Emigrants from Dalmatia
The story of Kumeu River Wines unfolds more than a half-century ago when the first generation of the Brajkovich family arrived in New Zealand. In 1938, Maté Brajkovich emigrated with his mother, Katé, and two sisters, Frances and Nevenka, from Dalmatia in southwestern Croatia to New Zealand. His father, Mick, had already been there for a year, working in the northern Kauri gum fields. After three years of public education during which time he learned English, Maté left school and joined his father digging Kauri gum. Two years later, the family moved to a dairy farm, then to Henderson in West Auckland where they worked in the orchards and vineyards. By 1944, they had saved enough money to purchase land in Kumeu.
Although there was a small vineyard already in production on their new property, the main activity was mixed farming; so for the first few years, Mick, Katé and Maté grew fruits and vegetables and raised dairy cows. In Dalmatia, many families made wine for their own use from their own vines; it seemed only natural to do the same in New Zealand. The land was so well-suited for wine grapes that wine production in Kumeu far exceeded home consumption, and the Brajkovichs started making wine commercially. Although Mick died in 1949, Maté and Katé continued to run the family business which became known as San Marino Vineyards. They produced dry red table wine in the style that was preferred for everyday drinking back in Europe, which soon gained popularity among the literary and university circles of Auckland.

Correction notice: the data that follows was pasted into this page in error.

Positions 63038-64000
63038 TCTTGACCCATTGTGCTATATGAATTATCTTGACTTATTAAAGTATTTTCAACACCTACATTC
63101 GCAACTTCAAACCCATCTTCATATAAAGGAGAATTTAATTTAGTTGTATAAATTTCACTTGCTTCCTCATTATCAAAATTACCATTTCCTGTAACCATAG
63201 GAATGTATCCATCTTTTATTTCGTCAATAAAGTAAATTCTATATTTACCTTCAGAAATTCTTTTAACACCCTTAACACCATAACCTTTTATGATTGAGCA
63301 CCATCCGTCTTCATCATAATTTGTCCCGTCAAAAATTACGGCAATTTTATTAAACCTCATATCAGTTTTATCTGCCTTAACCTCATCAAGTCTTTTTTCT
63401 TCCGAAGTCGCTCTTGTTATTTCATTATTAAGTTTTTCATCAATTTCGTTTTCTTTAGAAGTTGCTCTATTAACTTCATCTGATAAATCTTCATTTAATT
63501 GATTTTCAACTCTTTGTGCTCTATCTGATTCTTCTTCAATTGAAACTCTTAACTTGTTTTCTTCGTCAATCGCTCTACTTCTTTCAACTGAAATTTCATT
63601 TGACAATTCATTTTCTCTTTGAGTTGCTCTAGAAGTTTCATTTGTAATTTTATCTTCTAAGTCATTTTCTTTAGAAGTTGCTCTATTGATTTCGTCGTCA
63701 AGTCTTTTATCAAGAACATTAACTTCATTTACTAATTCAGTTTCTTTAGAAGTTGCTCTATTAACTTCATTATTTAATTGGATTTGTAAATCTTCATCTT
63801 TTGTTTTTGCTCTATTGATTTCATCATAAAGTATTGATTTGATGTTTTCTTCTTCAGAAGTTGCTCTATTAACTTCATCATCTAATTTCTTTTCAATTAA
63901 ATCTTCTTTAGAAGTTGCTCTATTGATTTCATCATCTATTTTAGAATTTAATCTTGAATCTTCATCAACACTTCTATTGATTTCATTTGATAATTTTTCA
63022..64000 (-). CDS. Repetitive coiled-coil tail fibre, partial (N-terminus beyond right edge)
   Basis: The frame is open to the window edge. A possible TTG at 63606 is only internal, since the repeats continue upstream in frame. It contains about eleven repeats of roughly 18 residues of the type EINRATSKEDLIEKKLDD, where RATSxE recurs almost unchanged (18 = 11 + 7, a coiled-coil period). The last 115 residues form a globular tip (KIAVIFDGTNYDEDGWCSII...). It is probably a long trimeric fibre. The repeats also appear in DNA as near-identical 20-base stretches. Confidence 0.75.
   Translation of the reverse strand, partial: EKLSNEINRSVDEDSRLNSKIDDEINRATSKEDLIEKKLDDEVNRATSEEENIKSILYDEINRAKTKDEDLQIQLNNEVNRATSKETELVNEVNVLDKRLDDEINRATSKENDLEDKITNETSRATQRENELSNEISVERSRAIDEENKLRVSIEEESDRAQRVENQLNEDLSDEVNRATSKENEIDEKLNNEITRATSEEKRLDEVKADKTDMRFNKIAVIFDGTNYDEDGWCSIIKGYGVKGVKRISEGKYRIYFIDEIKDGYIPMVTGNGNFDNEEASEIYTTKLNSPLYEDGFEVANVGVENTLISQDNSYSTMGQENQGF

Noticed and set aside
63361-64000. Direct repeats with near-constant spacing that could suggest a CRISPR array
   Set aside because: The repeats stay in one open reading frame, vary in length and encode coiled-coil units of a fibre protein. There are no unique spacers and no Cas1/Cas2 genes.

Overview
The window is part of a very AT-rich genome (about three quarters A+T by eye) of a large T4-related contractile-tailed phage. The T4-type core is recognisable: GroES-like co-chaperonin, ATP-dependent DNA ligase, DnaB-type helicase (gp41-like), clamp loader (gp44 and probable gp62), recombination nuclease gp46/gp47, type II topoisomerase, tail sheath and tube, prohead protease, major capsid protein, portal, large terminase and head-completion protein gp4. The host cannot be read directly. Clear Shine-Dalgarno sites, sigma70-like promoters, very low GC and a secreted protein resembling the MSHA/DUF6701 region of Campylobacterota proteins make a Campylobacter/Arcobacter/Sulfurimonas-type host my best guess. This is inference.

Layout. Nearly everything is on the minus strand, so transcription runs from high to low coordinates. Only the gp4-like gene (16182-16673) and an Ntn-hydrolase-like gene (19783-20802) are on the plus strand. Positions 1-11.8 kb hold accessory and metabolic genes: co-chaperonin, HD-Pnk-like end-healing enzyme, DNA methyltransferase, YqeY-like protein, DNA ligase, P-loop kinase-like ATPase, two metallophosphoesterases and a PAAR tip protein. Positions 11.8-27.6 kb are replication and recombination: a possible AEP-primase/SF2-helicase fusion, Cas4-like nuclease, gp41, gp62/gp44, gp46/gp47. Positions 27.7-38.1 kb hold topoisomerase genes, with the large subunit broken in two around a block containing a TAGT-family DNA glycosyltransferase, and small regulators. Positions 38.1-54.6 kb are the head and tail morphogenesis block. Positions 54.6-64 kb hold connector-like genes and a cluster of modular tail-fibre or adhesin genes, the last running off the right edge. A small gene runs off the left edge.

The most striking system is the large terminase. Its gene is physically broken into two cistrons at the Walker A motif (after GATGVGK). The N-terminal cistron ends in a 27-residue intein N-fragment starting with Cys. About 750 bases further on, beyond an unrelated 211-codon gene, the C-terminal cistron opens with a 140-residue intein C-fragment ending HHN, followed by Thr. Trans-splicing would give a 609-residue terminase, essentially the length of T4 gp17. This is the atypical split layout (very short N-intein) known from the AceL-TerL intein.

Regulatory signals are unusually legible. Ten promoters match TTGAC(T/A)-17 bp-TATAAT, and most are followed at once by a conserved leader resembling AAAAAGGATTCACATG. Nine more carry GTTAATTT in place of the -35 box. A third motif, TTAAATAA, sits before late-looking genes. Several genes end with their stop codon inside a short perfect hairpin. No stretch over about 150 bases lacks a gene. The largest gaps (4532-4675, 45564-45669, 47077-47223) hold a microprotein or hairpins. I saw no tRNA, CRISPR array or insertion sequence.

A Family Legacy Begins
In 1957, Maté met his wife, Melba Sutich, whose grandparents had also immigrated to New Zealand from Croatia. Maté and Melba were married in 1958, and as the vineyard and winery expanded, so did the family. Michael was born in 1960, followed by Marijana in 1961, Milan in 1963 and Paul in 1967. For the children, being brought up around the winery established a strong foundation of industry knowledge and skill that would take the winery to a new level of success in years to come.
Kumeu River: A New Name, A New Era
1979 was a watershed year for Kumeu River, when the Brajkovichs moved away from hybrid varieties used for the production of fortified and basic red and white wines to the now-common -- but then-unusual -- varieties such as Chardonnay, Sauvignon Blanc, Pinot Noir and Merlot. As Michael, Milan and Paul became more involved in the family business in the 1980s, the Brajkovichs continued to focus on quality and reputation; the winery changed its name to Kumeu River Wines in 1986 and began making a Burgundy-influenced style of Chardonnay that featured indigenous yeasts, extended lees aging and malolactic fermentation. The result has been a series of wines that are innovative, distinctive and unique in both style and quality for New Zealand. Today, Kumeu River produces 250,000 bottles annually from 30 hectares (74 acres) of estate vineyards in Kumeu, and another 10 hectares (24.7 acres) from local growers.